This is a pre-1923 historical reproduction that was curated for quality. Quality assurance was conducted on each of these books in an attempt to remove books with imperfections introduced by the digitization process. Though we have made best efforts - the books may have occasional errors that do not impede the reading experience. We believe this work is culturally important and have elected to bring the book back into print as part of our continuing commitment to the preservation of printed works worldwide.
Author: Margaret Campbell Walker WicksPublish On: 1937
CHAPTER FIVE ANTONIO PANIZZI IN the spring of 1823, while Santa Rosa was
enjoying the peace and comfort of Green Cottage ... Forty-seven sentences were
passed, one of * The Life of Sir Anthony Panizzi, K.C.B., by Louis Fagan, I., p.
... where collaboration is to the advantage of all and where we still have valuable
products and services to offer users in the prosecution of their lives. ... Quoted in
Louis Fagan (1880) The Life of Sir Anthony Panizzi, K.C.B. Remington & Co.
Author: Wendy Evans
Category: Language Arts & Disciplines
This book provides a companion volume to Digital Library Economics and focuses on the ‘how to’ of managing digital collections and services (of all types) with regard to their financing and financial management. The emphasis is on case studies and practical examples drawn from a wide variety of contexts. A Handbook of Digital Library Economics is a practical manual for those involved – or expecting to be involved – in the development and management of digital libraries. Provides practical approach to the subject Focuses on the challenges associated with the economic and financial aspects of digital developments Will be valuable to practitioners, and tutors and students in a wide variety of situations
London: John Murray. 1872. Fagan, Louis. 188o. The life of Sir Anthony Panizzi, K.C.B. 2 vols. London: Remington &Co. Fairhohne, Edward G. and Pain,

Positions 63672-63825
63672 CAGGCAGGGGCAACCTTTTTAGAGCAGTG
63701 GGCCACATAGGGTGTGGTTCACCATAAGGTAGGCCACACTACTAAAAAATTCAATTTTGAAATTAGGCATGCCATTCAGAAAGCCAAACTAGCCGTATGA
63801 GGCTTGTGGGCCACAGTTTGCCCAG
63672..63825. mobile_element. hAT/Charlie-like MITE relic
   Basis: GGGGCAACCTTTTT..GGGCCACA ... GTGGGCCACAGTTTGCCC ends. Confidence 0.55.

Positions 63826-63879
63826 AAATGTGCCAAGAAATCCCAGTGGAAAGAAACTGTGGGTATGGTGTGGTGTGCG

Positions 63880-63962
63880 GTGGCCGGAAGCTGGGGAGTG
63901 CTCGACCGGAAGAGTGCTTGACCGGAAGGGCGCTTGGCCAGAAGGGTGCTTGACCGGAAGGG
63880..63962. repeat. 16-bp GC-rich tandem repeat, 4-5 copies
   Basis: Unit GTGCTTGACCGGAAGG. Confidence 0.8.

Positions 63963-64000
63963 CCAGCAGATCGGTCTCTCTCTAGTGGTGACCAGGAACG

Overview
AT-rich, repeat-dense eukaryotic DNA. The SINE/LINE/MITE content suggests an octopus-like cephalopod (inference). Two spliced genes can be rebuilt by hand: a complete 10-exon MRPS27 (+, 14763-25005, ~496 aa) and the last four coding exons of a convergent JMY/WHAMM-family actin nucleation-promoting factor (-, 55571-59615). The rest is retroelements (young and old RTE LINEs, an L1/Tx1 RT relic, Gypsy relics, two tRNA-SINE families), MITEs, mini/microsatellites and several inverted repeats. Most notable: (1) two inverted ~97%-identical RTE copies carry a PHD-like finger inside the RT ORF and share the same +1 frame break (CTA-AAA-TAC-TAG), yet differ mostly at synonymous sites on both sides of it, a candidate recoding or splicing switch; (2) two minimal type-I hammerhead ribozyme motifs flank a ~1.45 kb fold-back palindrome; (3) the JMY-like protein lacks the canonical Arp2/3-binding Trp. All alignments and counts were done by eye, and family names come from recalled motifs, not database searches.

Wellesley. 1924. A century of work for animals: the history of the R.S.I>.CA., 1824
Author: Elizabeth Macaulay-LewisPublish On: 2018-09-04
Caroline Winterer, The Culture of Classicism: Ancient Greece and Rome in
American Intellectual Life, 1780–1910 ... Louis Fagan, The Life of Sir Anthony Panizzi: K. C. B., Late Principal Librarian of the British Museum, Senator of Italy,
&c., &c, ...
Author: Elizabeth Macaulay-Lewis
Publisher: Fordham Univ Press
During the rise of New York from the capital of an upstart nation to a global metropolis, the visual language of Greek and Roman antiquity played a formative role in the development of the city’s art and architecture. This compilation of essays offers a survey of diverse reinterpretations of classical forms in some of New York’s most iconic buildings, public monuments, and civic spaces. Classical New York examines the influence of Greco-Roman thought and design from the Greek Revival of the late eighteenth and early nineteenth centuries through the late-nineteenth-century American Renaissance and Beaux Arts period and into the twentieth century’s Art Deco. At every juncture, New Yorkers looked to the classical past for knowledge and inspiration in seeking out new ways to cultivate a civic identity, to design their buildings and monuments, and to structure their public and private spaces. Specialists from a range of disciplines—archaeology, architectural history, art history, classics, and history— focus on how classical art and architecture are repurposed to help shape many of New York City’s most evocative buildings and works of art. Federal Hall evoked the Parthenon as an architectural and democratic model; the Pantheon served as a model for the creation of Libraries at New York University and Columbia University; Pennsylvania Station derived its form from the Baths of Caracalla; and Atlas and Prometheus of Rockefeller Center recast ancient myths in a new light during the Great Depression. Designed to add breadth and depth to the exchange of ideas about the place and meaning of ancient Greece and Rome in our experience of New York City today, this examination of post-Revolutionary art, politics, and philosophy enriches the conversation about how we shape space—be it civic, religious, academic, theatrical, or domestic—and how we make use of that space and the objects in it.